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Governments Should Offer A Free University Education To Any Student Who Has Been Admitted To A University But Who Cannot Afford The Tuition - With A Free Essay Review
Prompt: "Governments Should Offer A Free University Education To Any Student Who Has Been Admitted To A University But Who Cannot Afford The Tuition. Write a response in which you discuss your views on the policy and explain your reasoning for the position you take. In developing and supporting your position, you should consider the possible consequences of implementing the policy and explain how these consequences shape your position."
The policy of free university education to any student sounds nice where every deserving student has a chance to get quality education. However, this idea is not error free and is fraught with holes and assumptions which might not hold true in the practical world. No doubt every student should be provided with equal opportunities of education but this seems to be an idealistic approach when compared with the reality. It is like running a whole country where everything is free of cost. However, the reality is very different as every organization needs a continuous funding to meet its expenses. Therefore, providing free education to every deserving student seems to be a difficult task.
First of all, quality education demands a quality faculty and infrastructure. A good university always is known for its good faculty and the overall environment it offers. These requirements will eventually result in escalating expenses which are eventually dependent on tuition fee. Almost all the universities in the world follow the same structure for running its operations smoothly. Additionally, different organizations and government also provide support in the form of many incentives. So if every deserving student get a free education it will be impossible for a university to meet its expenses. The inability of the university to meet its costs will result in the compromise on the quality of the education.
Secondly, there must be structure to support the deserving students but only once they have met the minimum requirements. The structures are already in place throughout the world. For example, the World Bank offers scholarships in Harvard University to students who met a certain criteria. The idea here is support the students but they do not offer this to everyone. This is justified in the light of the competition i.e. every student has to go through a certain procedure to get it. Providing everyone with scholarship is not just unfair but it does not make any sense.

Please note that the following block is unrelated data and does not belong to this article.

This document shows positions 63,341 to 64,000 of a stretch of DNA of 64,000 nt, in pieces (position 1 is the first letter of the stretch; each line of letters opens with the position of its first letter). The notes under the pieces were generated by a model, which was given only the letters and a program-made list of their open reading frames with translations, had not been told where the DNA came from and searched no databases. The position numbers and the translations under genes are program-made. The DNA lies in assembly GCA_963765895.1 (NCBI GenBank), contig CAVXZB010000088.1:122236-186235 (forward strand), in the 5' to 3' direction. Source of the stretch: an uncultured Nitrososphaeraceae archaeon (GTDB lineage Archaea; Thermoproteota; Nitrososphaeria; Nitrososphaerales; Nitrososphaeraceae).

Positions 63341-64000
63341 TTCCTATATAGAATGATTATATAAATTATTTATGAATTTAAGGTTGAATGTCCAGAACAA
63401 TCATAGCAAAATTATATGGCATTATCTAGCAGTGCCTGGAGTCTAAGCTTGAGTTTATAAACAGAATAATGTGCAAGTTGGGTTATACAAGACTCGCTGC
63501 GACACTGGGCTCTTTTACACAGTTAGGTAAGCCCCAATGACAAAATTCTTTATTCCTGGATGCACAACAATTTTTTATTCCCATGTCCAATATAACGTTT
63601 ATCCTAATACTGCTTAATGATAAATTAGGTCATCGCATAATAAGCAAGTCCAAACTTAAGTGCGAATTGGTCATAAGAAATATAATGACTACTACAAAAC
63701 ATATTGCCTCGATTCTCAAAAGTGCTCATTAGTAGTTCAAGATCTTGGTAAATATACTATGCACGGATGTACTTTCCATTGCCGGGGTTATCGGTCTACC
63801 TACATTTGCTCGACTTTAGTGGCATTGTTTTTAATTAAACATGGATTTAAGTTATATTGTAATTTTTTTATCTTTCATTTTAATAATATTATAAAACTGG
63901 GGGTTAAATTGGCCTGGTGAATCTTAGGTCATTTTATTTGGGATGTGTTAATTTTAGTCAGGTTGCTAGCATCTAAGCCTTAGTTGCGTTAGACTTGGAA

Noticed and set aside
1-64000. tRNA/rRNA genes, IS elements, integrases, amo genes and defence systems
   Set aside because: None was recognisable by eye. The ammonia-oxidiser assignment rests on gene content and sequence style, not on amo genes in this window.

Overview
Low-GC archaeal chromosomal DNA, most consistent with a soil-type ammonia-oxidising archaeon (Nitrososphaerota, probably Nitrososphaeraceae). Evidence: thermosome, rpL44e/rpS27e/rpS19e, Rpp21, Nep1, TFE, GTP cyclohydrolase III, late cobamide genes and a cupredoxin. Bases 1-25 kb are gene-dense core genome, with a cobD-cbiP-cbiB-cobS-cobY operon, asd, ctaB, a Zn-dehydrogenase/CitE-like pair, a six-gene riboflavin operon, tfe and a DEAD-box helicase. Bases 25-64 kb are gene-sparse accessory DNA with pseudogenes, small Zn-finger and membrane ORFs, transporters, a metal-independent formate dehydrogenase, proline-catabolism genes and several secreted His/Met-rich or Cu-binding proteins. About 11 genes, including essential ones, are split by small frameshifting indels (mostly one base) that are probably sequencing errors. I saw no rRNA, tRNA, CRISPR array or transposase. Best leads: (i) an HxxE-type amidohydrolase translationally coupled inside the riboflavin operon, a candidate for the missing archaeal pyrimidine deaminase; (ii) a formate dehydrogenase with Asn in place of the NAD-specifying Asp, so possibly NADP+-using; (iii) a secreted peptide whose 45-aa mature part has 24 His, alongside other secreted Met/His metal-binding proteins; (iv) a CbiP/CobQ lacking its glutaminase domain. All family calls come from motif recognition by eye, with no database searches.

A quality education, home and food are the basic requirements of every human being but they need to work hard to earn them. The life is not fair to any one and every needs to be in the competition for their survival. Survival of the fittest may seem to be a harsh statement but it is eventually a reality. Hence, there should be a structure to identify the brightest and deserving students and every effort should be made to help them once they meet the minimum requirements.
I don't think your first argument is very compelling. It assumes an unlikely way of implementing the policy: forcing universities to offer free education to admitted students who cannot afford the tuition. That's a possible scenario, but it is not, as your essay seems to assume, the only scenario (typically, in countries where poor students are given free education, it is the government, not the universities, that cover the cost).
The second argument is also problematic. You say that "providing everyone with a scholarship is not just unfair but it does not make any sense." There are a few problems here. First, you don't justify the claim that providing everyone with a scholarship is unfair. In fact, you go on to justify your position against the policy by citing the fact that life is unfair, apparently suggesting that the policy, in making life more fair, would be interfering with the natural order of things (a rather bizarre argument in itself). Second, you do not justify the claim that the policy "does not make any sense," which is in any case a much too vague criticism. Third, the policy does not propose "providing everyone with a scholarship" but rather only those who have been admitted (which means they will have gone through some kind of selection process, which you suggest is needed) and who cannot afford tuition. Fourth, you are not focussing on what you need to focus on here. The prompt is asking you to think about the consequences of implementing the policy. Your second argument doesn't really do that.
Finally, the essay as a whole is one-sided. You focus only on what you think are the negative aspects of the policy. You do claim "every student should [ideally, if not in reality] be provided with equal opportunities of education" but you don't explain why you think that. And you don't consider any of the possible positive consequences of introducing the policy, which I think you ought to do in order to create an argument with a little more nuance.